Chris Woodley: Carlow Alumnus’ Research Getting Noticed

Chris Woodley is a PhD candidate in chemistry at the University of Michigan, and his work may take him to Stanford Synchrotron Radiation Lightsource, Oakridge National Laboratory, and other globally known research centers. He got his start in research closer to home – as a 2019 graduate of Carlow University.

“Carlow provided me with a solid foundation to understand the fundamentals of science,” said Woodley, who double majored in biology and chemistry. “I had a lot of great influences at Carlow. In chemistry, there was Dr. [David] Gallaher and Dr. [Monique] Hochman, and in biology there was Dr. [Felicia] Cianciarulo and Laura Schatzkamer.”

Woodley recently had his first publication towards his PhD thesis published in the journal of the American Chemical Society’s (ACS) Applied Materials & Interfaces, titled “Triiodide Anion as a Magnesium-ion Transporter for Low Overpotential Battery Cycling in Iodine Containing Mg(TFSI)2 Electrolyte.”

While the title may only be accessible to other chemistry PhD’s, Woodley said that it boils down to a simple concept. “If you can make magnesium work in a battery, it can store almost twice as much energy,” he said. “And magnesium is significantly more abundant than lithium, as well.”

He said he got his start in microbiology research while working with Dr. Cianciarulo determining the types of bacteria that grew on industrial air movers. While he was an undergraduate, he worked with the lab coordinator at that time to set up lab equipment and prep classrooms. It was all good preparation for entering the workforce because, in between the University of Michigan and Carlow, he worked in the research lab at PPG Industries for two years on NMP-free lithium-ion battery binders, and where – timing being everything – he started at PPG shortly before the COVID-19 pandemic began and helped set up PPG’s Covid safety protocols. It’s only one of the parts of his Carlow experience that has benefited him.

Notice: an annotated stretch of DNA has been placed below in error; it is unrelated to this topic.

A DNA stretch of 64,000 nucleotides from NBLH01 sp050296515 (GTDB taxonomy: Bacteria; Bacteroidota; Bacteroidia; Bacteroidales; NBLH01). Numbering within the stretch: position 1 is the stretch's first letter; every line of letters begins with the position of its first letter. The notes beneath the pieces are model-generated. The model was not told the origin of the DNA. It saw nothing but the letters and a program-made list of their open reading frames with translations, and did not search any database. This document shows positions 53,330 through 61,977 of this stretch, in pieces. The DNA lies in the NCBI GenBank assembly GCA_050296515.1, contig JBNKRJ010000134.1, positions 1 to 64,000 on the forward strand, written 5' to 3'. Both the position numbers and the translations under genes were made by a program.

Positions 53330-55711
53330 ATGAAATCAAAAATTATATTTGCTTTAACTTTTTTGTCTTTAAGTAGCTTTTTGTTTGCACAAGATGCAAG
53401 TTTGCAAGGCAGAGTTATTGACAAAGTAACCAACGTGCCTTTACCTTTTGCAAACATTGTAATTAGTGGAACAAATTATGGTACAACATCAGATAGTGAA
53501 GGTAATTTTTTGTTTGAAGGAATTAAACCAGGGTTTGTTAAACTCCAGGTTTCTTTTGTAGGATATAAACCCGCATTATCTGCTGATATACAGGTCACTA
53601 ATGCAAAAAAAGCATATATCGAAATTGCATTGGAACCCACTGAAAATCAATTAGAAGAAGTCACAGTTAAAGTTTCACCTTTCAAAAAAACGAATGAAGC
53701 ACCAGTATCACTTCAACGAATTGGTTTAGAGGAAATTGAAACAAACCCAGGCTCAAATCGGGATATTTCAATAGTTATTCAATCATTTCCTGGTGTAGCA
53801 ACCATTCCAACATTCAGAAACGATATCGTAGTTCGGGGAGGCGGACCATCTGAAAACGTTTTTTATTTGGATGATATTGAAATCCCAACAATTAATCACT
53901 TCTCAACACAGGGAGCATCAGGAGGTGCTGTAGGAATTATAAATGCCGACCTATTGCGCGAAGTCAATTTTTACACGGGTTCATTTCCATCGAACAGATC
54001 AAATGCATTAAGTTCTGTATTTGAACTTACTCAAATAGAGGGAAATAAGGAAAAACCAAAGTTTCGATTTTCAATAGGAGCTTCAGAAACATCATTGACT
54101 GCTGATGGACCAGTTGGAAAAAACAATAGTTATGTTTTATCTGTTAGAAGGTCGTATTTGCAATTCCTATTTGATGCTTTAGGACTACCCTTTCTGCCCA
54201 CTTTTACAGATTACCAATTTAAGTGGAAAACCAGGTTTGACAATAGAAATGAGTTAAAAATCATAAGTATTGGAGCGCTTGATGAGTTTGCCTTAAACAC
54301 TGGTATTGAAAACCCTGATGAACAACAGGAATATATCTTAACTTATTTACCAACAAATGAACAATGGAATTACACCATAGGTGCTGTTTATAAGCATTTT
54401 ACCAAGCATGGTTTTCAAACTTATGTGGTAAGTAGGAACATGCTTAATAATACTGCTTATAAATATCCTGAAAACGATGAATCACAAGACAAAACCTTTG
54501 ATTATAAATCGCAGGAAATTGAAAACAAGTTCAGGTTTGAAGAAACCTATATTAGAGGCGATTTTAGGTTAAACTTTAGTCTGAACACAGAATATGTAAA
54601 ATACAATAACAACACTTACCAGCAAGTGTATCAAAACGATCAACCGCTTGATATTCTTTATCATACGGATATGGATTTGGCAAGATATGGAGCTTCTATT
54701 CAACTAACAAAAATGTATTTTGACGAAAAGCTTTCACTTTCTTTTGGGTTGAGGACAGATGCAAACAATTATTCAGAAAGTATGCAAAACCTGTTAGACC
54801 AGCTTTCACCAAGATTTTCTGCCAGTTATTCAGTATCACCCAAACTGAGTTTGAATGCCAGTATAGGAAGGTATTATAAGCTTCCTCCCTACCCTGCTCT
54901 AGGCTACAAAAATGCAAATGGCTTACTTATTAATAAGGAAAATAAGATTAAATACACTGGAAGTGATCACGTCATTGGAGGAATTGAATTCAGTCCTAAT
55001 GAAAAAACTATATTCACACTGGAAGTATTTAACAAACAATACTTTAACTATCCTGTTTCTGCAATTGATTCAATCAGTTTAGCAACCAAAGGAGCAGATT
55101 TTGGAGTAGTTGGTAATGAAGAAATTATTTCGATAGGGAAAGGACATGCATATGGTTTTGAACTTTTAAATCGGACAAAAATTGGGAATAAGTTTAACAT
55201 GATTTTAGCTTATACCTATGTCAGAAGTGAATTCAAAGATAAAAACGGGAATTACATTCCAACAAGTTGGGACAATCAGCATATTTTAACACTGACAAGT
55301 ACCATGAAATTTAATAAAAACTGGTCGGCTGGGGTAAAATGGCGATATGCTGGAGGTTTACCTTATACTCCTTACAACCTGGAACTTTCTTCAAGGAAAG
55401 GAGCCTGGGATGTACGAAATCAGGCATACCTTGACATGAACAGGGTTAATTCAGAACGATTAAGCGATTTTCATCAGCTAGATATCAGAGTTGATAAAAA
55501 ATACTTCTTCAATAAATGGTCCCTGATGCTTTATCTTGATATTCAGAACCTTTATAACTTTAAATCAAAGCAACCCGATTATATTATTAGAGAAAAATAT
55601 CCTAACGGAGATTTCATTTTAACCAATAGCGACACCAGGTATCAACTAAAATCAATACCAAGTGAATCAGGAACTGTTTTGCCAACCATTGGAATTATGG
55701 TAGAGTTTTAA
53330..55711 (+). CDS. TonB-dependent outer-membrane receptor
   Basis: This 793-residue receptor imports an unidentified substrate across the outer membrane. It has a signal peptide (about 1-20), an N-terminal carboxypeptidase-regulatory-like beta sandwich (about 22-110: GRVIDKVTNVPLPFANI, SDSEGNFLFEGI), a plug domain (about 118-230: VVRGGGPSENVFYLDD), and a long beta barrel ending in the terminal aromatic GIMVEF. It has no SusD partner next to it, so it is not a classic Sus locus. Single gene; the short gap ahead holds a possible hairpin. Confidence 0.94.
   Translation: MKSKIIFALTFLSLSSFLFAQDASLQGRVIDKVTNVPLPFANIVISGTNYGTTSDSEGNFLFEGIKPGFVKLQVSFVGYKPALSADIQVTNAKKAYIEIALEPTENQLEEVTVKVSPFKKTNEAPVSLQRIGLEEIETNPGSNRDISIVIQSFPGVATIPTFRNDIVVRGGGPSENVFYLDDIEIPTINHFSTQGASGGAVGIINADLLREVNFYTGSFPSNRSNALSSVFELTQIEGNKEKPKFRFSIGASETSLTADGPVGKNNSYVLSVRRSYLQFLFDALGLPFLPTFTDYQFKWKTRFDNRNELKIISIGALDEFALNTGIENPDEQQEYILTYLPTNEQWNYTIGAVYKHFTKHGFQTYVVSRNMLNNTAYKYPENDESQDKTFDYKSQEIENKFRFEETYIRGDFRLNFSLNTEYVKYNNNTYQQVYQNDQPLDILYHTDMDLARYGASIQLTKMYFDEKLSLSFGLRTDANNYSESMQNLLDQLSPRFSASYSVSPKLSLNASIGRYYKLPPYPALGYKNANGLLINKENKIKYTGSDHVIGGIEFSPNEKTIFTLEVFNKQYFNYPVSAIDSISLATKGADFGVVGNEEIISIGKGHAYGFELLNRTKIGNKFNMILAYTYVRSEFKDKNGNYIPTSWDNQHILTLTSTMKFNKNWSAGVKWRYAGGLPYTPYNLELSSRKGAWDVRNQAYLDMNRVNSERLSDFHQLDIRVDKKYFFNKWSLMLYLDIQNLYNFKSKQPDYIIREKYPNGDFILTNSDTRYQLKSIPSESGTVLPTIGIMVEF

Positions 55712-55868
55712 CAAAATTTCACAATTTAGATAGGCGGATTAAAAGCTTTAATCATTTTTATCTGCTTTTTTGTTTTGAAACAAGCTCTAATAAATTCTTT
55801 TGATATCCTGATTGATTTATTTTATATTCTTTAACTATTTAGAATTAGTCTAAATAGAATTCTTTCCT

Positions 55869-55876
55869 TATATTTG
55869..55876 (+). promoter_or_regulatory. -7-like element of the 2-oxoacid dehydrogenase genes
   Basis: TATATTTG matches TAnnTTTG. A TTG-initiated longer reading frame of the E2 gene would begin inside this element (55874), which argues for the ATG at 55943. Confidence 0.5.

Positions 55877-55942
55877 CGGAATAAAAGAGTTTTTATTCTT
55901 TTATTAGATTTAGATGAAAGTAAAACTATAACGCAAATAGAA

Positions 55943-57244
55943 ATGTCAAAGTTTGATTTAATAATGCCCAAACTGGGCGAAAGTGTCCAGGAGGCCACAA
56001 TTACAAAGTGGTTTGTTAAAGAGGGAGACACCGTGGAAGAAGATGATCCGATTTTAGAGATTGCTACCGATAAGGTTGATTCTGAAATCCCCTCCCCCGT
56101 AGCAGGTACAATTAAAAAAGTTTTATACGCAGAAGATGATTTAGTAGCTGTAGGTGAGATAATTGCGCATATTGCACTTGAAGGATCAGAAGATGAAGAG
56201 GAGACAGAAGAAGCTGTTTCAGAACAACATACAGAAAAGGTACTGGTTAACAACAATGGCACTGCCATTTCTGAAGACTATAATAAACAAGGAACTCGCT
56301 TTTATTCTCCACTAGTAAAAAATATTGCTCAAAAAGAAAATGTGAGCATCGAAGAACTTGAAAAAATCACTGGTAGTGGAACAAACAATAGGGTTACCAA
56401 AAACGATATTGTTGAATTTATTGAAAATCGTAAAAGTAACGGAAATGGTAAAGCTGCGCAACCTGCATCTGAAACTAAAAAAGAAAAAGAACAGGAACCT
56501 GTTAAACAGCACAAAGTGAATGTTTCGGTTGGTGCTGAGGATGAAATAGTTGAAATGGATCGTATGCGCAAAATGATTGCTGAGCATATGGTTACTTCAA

“One of the things I’ve noticed at larger institutions is when other undergrad students from these institutions need recommendations, they may have trouble being remembered by their former professors. Unlike at Carlow, where my former professors still interact with me and write recommendations. I have made enduring connections with Carlow professors who actually know me. That’s a hands-on personal touch that you don’t get everywhere.”

It wasn’t just science faculty that Woodley connected with either. He was active in student organizations. He was president of Tri-Beta, the biological honor society club, was historian for Carlow’s chapter of ACS, chair of the Student Athlete Association, and a national representative for the athletic conference.

“I think those activities gave me a lot of connections outside of science, which taught me a lot about the importance of networking,” he said. “I was able to get to know people all across the university and throughout the professional workplace.”

Woodley was also a student-athlete at Carlow as a member of both the cross-country team and an inaugural member of the first men’s track and field team. He said he still occasionally runs a 5K race here and there, but most of his activities these days are hiking, kayaking, and traveling to all 48 contiguous states with his wife.

“I had a really good experience at Carlow,” he said. “It provided me with a good base to build upon.”

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